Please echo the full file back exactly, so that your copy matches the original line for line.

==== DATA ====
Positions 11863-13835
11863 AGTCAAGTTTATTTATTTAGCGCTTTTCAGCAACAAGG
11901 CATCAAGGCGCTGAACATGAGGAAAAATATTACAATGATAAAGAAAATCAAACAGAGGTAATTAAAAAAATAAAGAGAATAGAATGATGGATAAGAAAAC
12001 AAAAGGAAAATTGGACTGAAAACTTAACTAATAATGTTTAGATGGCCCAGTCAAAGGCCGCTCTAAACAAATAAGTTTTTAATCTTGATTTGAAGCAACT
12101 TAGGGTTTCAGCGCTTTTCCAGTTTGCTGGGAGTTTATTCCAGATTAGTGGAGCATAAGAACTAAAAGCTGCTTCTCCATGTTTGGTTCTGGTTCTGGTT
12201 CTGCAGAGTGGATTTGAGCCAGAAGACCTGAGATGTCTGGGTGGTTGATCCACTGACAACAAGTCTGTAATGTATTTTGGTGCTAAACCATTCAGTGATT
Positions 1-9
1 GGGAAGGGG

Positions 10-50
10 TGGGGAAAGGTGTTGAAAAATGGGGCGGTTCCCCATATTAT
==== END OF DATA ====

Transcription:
Positions 11863-13835
11863 AGTCAAGTTTATTTATTTAGCGCTTTTCAGCAACAAGG
11901 CATCAAGGCGCTGAACATGAGGAAAAATATTACAATGATAAAGAAAATCAAACAGAGGTAATTAAAAAAATAAAGAGAATAGAATGATGGATAAGAAAAC
12001 AAAAGGAAAATTGGACTGAAAACTTAACTAATAATGTTTAGATGGCCCAGTCAAAGGCCGCTCTAAACAAATAAGTTTTTAATCTTGATTTGAAGCAACT
12101 TAGGGTTTCAGCGCTTTTCCAGTTTGCTGGGAGTTTATTCCAGATTAGTGGAGCATAAGAACTAAAAGCTGCTTCTCCATGTTTGGTTCTGGTTCTGGTT
12201 CTGCAGAGTGGATTTGAGCCAGAAGACCTGAGATGTCTGGGTGGTTGATCCACTGACAACAAGTCTGTAATGTATTTTGGTGCTAAACCATTCAGTGATT
Positions 1-9
1 GGGAAGGGG

Positions 10-50
10 TGGGGAAAGGTGTTGAAAAATGGGGCGGTTCCCCATATTAT